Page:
Clinical tests used to confirm NASH diagnosis. Tests used for NASH diagnosis were reported by HCPs who personally diagnose patients with NASH. Abbreviations: A1C, hemoglobin A1C; APA, anti-phospholipid antibodies; APRI, AST to Platelet Ratio Index; CT, computed tomography; Fib-4, Fibrosis-4 Index; HCPs, healthcare professionals; MRI-PDFF, magnetic resonance imaging derived proton density fat fraction; MRE, magnetic resonance elastography; NASH, nonalcoholic steatohepatitis

Almost all (89%) hepatologists and gastroenterologists reported that they distinguish between NASH with or without fibrosis. This was significantly higher than the proportion of PCPs (60%) and endocrinologists (67%) who distinguish between NASH with and without fibrosis. A plurality of patients with NASH (44%) reported that their formal NASH diagnosis was characterized simply as NASH. Less than half of patients said they received a diagnosis that mentioned their fibrosis state: 33% reporting NASH with fibrosis and 5% without fibrosis. Only 53% of patients with NASH reported receiving a liver biopsy to confirm their NASH diagnosis.

Patients with NASH reported that diagnosis discussions included causes of NASH (62%), NASH’s impact on other conditions (53%), and treatments for NASH (53%). Hepatologists and gastroenterologists most commonly reported discussing NASH treatments (85%), progression to cirrhosis (81%), progression to fibrosis (80%), and cause of NASH (80%). Only 29% of patients said that progression of NASH leading to a liver transplant was covered in diagnosis discussions.

Hepatologist and gastroenterologist role in managing NASH

Most patients (83%) in our study had initial discussions about symptoms with an HCP, followed by a NASH diagnosis, and, finally, initial treatment for their NASH; we refer to this as the most common patient journey. In the most common patient journey, just over half of patients with NASH reported receiving their initial NASH treatment from hepatologists and gastroenterologists. Hepatologists and gastroenterologists estimated that they initiate NASH treatment (79%) or monitored/adjusted NASH treatments initiated by other healthcare professionals (22%) for almost all of their patients (Fig. 4). Hepatologists and gastroenterologists estimated that they only refer 4% of patients with NASH to other healthcare professionals for treatment.

Fig. 4
figure 4

Proportion of patients with NASH treated/referred expressed as mean percentage estimates reported by HCPs. Hepatologists and gastroenterologists estimate that they treat most of their patients with NASH themselves. Abbreviations: HCP, healthcare professional; NASH, nonalcoholic steatohepatitis

Lifestyle and diet changes were the most commonly recommended NASH treatments and medications were the least frequently recommended (Fig. 5). Hepatologists and gastroenterologists responded that they most frequently recommended exercise (86%), diet (70%), and supplements (58%) for ongoing management of NASH. Fewer hepatologists and gastroenterologists prescribed anti-obesity medications and diabetes medications such as pioglitazone (41%), metformin (39%), GLP-1 receptor agonists (22%), and SGLT-2 inhibitors (12%) (Fig. 5).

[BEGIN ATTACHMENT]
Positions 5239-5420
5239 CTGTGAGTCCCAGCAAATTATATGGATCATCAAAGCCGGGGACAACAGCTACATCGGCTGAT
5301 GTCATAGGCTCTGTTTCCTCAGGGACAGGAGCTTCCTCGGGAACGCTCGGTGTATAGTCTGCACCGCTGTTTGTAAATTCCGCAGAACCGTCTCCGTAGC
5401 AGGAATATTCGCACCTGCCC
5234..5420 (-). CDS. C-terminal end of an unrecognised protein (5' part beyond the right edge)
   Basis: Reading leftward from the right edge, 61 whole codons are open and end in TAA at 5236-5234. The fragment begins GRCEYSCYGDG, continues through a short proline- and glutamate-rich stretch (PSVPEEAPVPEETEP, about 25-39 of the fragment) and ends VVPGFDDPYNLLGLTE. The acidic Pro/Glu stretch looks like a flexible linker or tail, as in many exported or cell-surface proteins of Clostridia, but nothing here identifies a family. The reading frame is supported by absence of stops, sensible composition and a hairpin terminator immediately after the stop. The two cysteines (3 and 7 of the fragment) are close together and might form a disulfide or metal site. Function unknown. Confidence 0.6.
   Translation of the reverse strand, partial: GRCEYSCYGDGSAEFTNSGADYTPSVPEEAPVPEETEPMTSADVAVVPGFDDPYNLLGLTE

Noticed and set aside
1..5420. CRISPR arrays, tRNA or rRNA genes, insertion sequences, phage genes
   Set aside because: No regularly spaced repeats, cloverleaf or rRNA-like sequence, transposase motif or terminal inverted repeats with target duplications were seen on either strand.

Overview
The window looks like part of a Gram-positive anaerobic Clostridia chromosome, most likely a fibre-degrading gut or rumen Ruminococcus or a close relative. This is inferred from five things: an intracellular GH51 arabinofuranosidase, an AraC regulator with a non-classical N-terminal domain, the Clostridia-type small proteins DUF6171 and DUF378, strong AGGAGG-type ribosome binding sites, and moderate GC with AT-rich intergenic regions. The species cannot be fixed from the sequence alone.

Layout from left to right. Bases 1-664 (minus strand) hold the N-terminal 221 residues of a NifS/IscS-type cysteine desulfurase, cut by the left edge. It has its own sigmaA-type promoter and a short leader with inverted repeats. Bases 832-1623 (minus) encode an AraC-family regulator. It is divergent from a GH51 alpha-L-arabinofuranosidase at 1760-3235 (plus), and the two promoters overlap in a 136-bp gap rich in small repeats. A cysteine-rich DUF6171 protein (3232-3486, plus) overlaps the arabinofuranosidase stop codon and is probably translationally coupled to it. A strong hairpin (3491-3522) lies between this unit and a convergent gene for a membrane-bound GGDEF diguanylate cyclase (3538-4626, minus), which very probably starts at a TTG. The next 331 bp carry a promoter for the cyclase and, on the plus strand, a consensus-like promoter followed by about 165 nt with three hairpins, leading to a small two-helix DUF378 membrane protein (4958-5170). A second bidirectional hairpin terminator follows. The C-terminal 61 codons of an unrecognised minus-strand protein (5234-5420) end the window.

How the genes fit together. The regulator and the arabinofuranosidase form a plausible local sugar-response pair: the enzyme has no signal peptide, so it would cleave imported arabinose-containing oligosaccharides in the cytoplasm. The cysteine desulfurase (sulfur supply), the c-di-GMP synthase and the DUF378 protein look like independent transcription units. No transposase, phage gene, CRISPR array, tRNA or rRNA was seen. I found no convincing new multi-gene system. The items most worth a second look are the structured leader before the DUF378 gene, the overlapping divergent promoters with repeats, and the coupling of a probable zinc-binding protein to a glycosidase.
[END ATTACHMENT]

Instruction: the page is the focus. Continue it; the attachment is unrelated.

Fig. 5
figure 5

Hepatologists and gastroenterologists reporting that they personally recommend treatments for the ongoing management of NASH. Abbreviations: GLP-1 RAs, glucagon-like peptide-1 receptor agonists; NASH, nonalcoholic steatohepatitis; SGLT-2is, sodium glucose cotransporter-2 inhibitors

The majority of hepatologists and gastroenterologists (68%) and patients (52%) agree that hepatologists and/or gastroenterologists are the primary coordinators of NASH care (Fig. 6). Most hepatologists and gastroenterologists (55%) reported having quarterly follow-up appointments with patients with NASH after diagnosis; 13% scheduled monthly/bi-monthly appointments and 32% scheduled bi-annually or yearly follow-up appointments (Fig. 7).

Fig. 6
figure 6

The coordinator of NASH care according to A HCPs and B patients with NASH. Abbreviations: HCP, healthcare professional; NASH, nonalcoholic steatohepatitis; PCP, primary care physician

Fig. 7
figure 7

Frequency of NASH follow-up appointments following NASH diagnosis according to PCPs, endocrinologists, hepatologists and gastroenterologists. Abbreviations: HCP, healthcare professional; PCP, primary care physician

Behaviors and perceptions

Hepatologists and gastroenterologists cite difficulty with lifestyle changes (67%) or lack of adherence to lifestyle changes (64%) as the primary reasons patients with NASH discontinue treatment. Among a small subset of patients with NASH (n = 15) who had seen multiple HCPs for comorbidities, only 11% said a hepatologist had been the most helpful with lifestyle management compared to 38% selecting gastroenterologists. In this same group of patients with NASH, 44% considered PCPs the most helpful with lifestyle management. The reasons patients found certain HCPs more helpful in supporting lifestyle change included frequent visits, positive encouragement, and informative advice. When asked what types of support would be most helpful to patients with NASH, more than half of PCPs (58%) and endocrinologists (60%) mentioned access to a physician who specialized in NASH. Most patients (62%) agreed that access to a physician who specialized in NASH would be one of the most helpful types of support.

Discussion